We do not talk for a while. “Still at it?” his voice is a contrast of his huge physique. It is more of a high pitched squeak. Every time I hear him speak, I fight the urge to laugh. First time I met him, I laughed and he bloodied my nose. I can count the number of men that have been able to do that on one of my hands and I have fought a lot of fights. I nod, trying to give him the same feeling he gives me when he answers without words. He looks away content. I drink the soda softly, watching the west side of the city and wondering about Maryam. I turn and find him looking at me. “They are going to win this,” he says standing up.
Mkuna has been having this deep notion that the rebels would win the war. It must be the large amounts of beer he drinks after work or the number of times he has hit his head. I shake my head in disagreement and get up. I don’t want to get into an argument with him. He gets up slowly. The knee must be paining him again. I pretend not to notice. We leave the canteen together. His limp is more pronounced today although he acts as if he doesn’t feel it. We head towards the interrogation room. I know what Mkuna plans to do. He is going to try and make the suspect talk. Under normal circumstances, I would try to stop him but these are not normal times. Nothing is alright and we all caught up trying to return life to normal. Mkuna is more affected because his leg would never go back to its normality. Although he doesn’t say it, I know he is not okay. Six months ago, he was fine. Everything was fine.
There were murmurs and complains about the government but hadn’t that been the case since the coming of the Europeans? Then Mpanda, the rebel leader that the idiot in the cell refused to give his location to us, happened. My department, the anti-rebel department, had heard of him for years. We even had records of him but back then he was a University student with nothing more than a loud mouth and an ambitious character. Our recommendation to the police department had been that there was a need to neutralize him but like other recommendations in the past, it was ignored. Now the orders on him were shoot to kill. He has shaken not the government but the British Empire. Word was that the rebels joked that the queen increased her security after she had heard about him.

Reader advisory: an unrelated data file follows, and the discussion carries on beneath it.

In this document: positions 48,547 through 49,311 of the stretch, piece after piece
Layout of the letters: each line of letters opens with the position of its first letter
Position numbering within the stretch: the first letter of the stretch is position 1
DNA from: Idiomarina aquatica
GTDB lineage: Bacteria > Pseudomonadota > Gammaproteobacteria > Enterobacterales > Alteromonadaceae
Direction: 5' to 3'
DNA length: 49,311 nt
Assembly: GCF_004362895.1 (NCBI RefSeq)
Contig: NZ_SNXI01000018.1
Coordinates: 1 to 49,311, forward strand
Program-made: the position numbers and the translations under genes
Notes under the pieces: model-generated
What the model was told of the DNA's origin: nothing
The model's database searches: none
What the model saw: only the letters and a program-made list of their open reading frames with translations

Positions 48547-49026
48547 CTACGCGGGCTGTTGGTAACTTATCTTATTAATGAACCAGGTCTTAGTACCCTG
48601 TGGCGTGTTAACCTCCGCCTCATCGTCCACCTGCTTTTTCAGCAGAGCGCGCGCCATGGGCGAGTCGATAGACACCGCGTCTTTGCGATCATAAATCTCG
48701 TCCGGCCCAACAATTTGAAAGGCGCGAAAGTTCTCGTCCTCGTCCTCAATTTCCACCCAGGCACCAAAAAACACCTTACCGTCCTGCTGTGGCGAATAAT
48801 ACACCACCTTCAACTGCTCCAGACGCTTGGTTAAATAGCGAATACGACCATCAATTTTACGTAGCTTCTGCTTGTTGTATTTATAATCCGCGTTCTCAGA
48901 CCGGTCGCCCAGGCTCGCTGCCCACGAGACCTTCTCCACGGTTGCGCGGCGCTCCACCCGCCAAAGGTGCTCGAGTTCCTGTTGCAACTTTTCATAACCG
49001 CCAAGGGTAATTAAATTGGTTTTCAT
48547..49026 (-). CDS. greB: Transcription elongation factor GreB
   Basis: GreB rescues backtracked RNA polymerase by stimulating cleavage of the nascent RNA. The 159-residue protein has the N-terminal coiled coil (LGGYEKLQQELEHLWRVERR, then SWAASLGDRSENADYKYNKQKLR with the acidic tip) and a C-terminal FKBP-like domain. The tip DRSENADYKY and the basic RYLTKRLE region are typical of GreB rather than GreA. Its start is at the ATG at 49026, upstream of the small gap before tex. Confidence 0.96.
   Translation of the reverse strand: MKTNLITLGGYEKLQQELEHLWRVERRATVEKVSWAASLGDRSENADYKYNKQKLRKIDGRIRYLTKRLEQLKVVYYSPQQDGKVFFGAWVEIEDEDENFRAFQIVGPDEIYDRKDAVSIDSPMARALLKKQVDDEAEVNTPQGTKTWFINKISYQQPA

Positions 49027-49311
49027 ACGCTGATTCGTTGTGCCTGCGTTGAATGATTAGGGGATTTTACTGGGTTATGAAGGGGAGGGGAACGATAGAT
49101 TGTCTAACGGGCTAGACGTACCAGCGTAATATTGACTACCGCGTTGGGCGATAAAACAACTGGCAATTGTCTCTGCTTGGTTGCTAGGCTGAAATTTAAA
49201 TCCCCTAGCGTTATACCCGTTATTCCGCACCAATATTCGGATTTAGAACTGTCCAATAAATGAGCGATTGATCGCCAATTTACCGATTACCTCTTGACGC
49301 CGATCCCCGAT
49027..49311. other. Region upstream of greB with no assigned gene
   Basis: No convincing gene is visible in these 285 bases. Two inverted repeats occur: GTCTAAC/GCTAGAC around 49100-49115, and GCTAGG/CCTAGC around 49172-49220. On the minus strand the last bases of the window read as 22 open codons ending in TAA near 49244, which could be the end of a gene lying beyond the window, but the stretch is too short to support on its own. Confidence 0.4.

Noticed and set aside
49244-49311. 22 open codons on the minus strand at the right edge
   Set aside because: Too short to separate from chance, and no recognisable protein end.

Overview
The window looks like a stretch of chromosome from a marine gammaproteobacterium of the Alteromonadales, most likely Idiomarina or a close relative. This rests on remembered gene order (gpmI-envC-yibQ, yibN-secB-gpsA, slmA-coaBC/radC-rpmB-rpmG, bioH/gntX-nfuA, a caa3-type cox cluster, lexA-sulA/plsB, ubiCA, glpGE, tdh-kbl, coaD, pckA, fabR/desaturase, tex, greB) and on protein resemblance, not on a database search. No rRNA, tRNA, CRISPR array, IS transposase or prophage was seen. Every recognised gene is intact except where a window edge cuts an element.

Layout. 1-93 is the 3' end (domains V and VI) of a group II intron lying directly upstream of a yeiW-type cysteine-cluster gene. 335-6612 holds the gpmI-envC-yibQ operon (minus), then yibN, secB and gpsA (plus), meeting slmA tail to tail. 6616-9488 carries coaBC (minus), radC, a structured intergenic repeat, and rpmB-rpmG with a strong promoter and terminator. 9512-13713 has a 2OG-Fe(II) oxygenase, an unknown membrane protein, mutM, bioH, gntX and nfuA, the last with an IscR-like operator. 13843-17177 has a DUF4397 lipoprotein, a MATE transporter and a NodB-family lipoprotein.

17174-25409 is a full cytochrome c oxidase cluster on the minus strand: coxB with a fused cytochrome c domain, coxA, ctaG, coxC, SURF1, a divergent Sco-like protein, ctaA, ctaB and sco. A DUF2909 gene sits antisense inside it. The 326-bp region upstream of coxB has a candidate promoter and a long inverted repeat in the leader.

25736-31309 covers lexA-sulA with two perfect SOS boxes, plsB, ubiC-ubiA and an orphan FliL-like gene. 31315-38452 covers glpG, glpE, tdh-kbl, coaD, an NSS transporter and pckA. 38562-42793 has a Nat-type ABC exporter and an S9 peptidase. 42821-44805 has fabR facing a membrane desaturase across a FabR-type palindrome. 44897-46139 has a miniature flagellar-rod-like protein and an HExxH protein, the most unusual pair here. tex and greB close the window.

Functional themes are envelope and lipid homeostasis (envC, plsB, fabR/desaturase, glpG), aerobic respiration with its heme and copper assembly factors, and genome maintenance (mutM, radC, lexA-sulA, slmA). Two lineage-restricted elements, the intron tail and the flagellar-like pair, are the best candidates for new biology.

There were too many rumors. Some said bullets could not hurt Mpanda as he was the chosen one, the son of a chief. Others claimed that he had been shot numerous times and every time he died, he resurrected. I would love to shoot him and hear what they say when his body rots in the grave. To claim he had resurrected was going too far. Someone needed to kill the idiot and the rumors. Mkuna was the only one I knew who had met Mpanda after he had gone into the bush and lived to tell the tale. There were rumors that Mpanda had personally used an axe on the leg, damaging the knee as a message to the department.
There were others who thought that Mkuna got hurt while running away from the rebels and coined that story to get promoted. Mkuna said nothing but I knew his story. I had checked the files. We head towards the cells. They are located on the left side of the police station. Guards in khaki shirts and shorts man the cells. Usually we have about 6 for the 70 man cells but the rebels have forced us to keep twenty. Its dark inside the corridor and we pass several cells as we walk towards the interrogation room. Two guards stand outside the room, they salute and one pushes the heavy metal door aside. The room is poorly lit and it takes a few seconds before our eyes are used to the light. It smells of urine. Its dim, the light coming from the small widows might have you think its evening all the time.
The suspect looks up when we get in. He looks at Mkuna’s limp and for the first time since we brought him, I could see he is terrified. Mkuna looks at him and then points to his knee. He speaks slowly, the squeak more threatening than his size. “You were there when he used the ax, weren’t you?” he doesn’t wait for the answer. “I will do the same using this,” he points to the baton. I walk outside anticipating screams.
Seconds later, they come; loud, frightening.
I smile. The idiot will talk.